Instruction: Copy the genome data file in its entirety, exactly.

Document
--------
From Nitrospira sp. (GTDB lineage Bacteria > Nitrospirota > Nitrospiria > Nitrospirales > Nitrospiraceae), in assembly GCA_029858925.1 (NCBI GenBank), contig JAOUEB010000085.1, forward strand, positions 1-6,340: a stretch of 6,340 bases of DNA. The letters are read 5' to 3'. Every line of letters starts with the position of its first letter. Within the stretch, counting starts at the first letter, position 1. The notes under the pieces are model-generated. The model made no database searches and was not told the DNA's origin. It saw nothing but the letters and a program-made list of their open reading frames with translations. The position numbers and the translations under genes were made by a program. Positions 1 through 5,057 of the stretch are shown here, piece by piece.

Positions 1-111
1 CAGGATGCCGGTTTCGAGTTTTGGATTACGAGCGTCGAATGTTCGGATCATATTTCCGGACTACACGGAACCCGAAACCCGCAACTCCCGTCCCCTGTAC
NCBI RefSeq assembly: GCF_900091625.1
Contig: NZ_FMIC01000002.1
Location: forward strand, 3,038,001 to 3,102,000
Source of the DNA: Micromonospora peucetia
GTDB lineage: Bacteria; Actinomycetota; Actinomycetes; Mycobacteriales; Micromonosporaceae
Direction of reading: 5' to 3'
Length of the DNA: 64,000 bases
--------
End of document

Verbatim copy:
From Nitrospira sp. (GTDB lineage Bacteria > Nitrospirota > Nitrospiria > Nitrospirales > Nitrospiraceae), in assembly GCA_029858925.1 (NCBI GenBank), contig JAOUEB010000085.1, forward strand, positions 1-6,340: a stretch of 6,340 bases of DNA. The letters are read 5' to 3'. Every line of letters starts with the position of its first letter. Within the stretch, counting starts at the first letter, position 1. The notes under the pieces are model-generated. The model made no database searches and was not told the DNA's origin. It saw nothing but the letters and a program-made list of their open reading frames with translations. The position numbers and the translations under genes were made by a program. Positions 1 through 5,057 of the stretch are shown here, piece by piece.

Positions 1-111
1 CAGGATGCCGGTTTCGAGTTTTGGATTACGAGCGTCGAATGTTCGGATCATATTTCCGGACTACACGGAACCCGAAACCCGCAACTCCCGTCCCCTGTAC
NCBI RefSeq assembly: GCF_900091625.1
Contig: NZ_FMIC01000002.1
Location: forward strand, 3,038,001 to 3,102,000
Source of the DNA: Micromonospora peucetia
GTDB lineage: Bacteria; Actinomycetota; Actinomycetes; Mycobacteriales; Micromonosporaceae
Direction of reading: 5' to 3'
Length of the DNA: 64,000 bases